I found that the overall ride quality on the stirring sections of my drive was really great, because the GT Trofelo feels like a pure sports car. Light, active, pleasingly stiff, and ready for anything. However those same qualities made fast cruising in a straight line more caffeinated than I’d expected or hoped for; even with the drive mode turned down and the suspension softened up, the Maserati feels a bit brittle on the highway.
An Airy (And Slightly Windy) Cabin
Don’t get me wrong, I won’t recommend that anyone buy a GranTurismo for a commuter car. This rolling thoroughbred was never meant to be saddled with daily driving drudgery. Still, in addition to the mildly harsh freeway ride, the noise inside the cabin also felt too high for something sold at this price point. Those winter-focused tires may very well have contributed to some of the droning, to be sure, but the leakage of wind noise into the cabin was also far from segment leading.
Thankfully there’s a magnificent stereo system to counteract the small NVH woes. I’d never heard of the Italian Sonus Faber brand that designed the system, but I’d be happy to have one in the next car I drive. In both 14- and 19-speaker configurations, the resolution of the audio was exceptional, with great detail even at low volume, and precise sound staging from the vantage point of the driver.
Likewise, Maserati has gotten big and small stuff right in this cabin. Even in the rather monotone black colorway, evocative texturing and shaping of leather clad surfaces bring motion and excitement to the design, while details (like a pair of intricate speaker grilles per door) are carefully executed. (One annoying exception are the tweeters at the tops of the doors, which are made from cheap-looking black plastic and are only exceptional for their weirdness in this otherwise elegant space.)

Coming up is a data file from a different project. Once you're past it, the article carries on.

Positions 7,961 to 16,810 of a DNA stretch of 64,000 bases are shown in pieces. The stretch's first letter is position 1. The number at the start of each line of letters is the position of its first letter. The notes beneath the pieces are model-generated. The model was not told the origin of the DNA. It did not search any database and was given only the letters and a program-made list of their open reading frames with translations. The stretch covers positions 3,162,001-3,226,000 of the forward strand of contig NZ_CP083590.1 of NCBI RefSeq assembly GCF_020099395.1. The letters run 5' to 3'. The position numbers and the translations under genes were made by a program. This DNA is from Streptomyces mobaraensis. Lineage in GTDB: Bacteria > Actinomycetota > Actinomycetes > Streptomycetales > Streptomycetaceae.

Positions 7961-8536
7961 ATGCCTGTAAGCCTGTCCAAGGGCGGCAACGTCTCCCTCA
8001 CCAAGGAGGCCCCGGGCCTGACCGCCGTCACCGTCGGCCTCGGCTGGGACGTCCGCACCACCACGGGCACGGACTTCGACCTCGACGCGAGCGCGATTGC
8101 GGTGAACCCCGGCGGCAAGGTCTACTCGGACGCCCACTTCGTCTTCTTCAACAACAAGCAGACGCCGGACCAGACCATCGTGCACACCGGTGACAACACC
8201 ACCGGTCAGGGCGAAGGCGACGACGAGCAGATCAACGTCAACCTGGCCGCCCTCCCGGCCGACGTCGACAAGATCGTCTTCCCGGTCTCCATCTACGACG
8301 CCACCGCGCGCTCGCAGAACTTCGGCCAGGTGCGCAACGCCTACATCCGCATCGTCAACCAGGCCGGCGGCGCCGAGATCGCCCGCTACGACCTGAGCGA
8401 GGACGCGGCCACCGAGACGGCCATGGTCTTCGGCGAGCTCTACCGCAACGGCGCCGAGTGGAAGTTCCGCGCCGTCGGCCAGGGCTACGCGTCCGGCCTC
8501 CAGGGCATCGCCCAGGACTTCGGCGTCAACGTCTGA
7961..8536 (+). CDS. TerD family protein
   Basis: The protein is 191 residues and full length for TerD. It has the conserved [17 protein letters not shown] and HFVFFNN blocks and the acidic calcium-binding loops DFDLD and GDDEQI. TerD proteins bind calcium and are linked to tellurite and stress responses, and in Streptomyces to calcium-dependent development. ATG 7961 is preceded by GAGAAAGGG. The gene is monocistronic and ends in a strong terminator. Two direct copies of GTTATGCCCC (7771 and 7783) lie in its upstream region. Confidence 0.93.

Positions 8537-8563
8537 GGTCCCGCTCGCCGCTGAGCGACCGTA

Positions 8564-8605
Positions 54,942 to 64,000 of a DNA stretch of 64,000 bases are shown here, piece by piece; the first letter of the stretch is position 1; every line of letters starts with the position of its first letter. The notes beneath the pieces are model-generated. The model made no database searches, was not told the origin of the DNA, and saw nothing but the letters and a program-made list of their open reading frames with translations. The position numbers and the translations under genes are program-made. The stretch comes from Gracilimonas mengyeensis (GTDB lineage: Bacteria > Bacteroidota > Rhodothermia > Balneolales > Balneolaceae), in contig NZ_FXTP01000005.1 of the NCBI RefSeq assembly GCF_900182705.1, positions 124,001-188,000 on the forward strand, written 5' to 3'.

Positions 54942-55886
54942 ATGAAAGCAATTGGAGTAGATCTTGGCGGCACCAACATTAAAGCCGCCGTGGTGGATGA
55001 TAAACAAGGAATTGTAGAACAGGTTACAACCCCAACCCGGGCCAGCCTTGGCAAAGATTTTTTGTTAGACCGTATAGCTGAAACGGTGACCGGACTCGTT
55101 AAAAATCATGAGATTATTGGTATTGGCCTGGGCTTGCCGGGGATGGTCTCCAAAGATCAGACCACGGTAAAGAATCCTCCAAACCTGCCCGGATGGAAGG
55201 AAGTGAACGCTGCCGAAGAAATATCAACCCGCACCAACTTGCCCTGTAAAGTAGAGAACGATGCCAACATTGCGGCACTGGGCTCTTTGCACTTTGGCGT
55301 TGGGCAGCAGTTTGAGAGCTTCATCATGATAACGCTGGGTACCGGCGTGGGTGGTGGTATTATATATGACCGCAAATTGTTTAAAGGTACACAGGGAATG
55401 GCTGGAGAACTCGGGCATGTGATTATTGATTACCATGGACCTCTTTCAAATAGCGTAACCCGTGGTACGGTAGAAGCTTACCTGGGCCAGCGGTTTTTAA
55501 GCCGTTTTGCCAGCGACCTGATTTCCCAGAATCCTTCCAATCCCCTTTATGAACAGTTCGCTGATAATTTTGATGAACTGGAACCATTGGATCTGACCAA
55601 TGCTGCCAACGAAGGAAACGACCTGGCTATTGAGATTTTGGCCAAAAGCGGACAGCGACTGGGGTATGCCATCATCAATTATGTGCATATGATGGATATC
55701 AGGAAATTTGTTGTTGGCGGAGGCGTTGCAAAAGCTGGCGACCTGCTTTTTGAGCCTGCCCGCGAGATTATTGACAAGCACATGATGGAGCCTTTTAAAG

For almost everyone the single-piece, hugely adjustable front bucket seats will be ideal. At 6-foot-5 I struggled with a fixed headrest that was always too low, but the rest of you will probably love it. Conversely, the interior space is well suited to huge folks like myself; not only is there a great amount of potential legroom for the driver, but the backseats have plenty of space for actual adults to fit.
Pixels Big And Small
Screens abound here, and generally reflect the excellent resolution and logical layout that I’ve come to expect in Stellantis family products. Facing the driver is a 12.2-inch digital dashboard that can be configured to highlight navigation commands, audio controls, traditional gauge and instrument readings, and likely a thousand other things I didn’t have the opportunity to screw around with. I was driving in Italy, after all.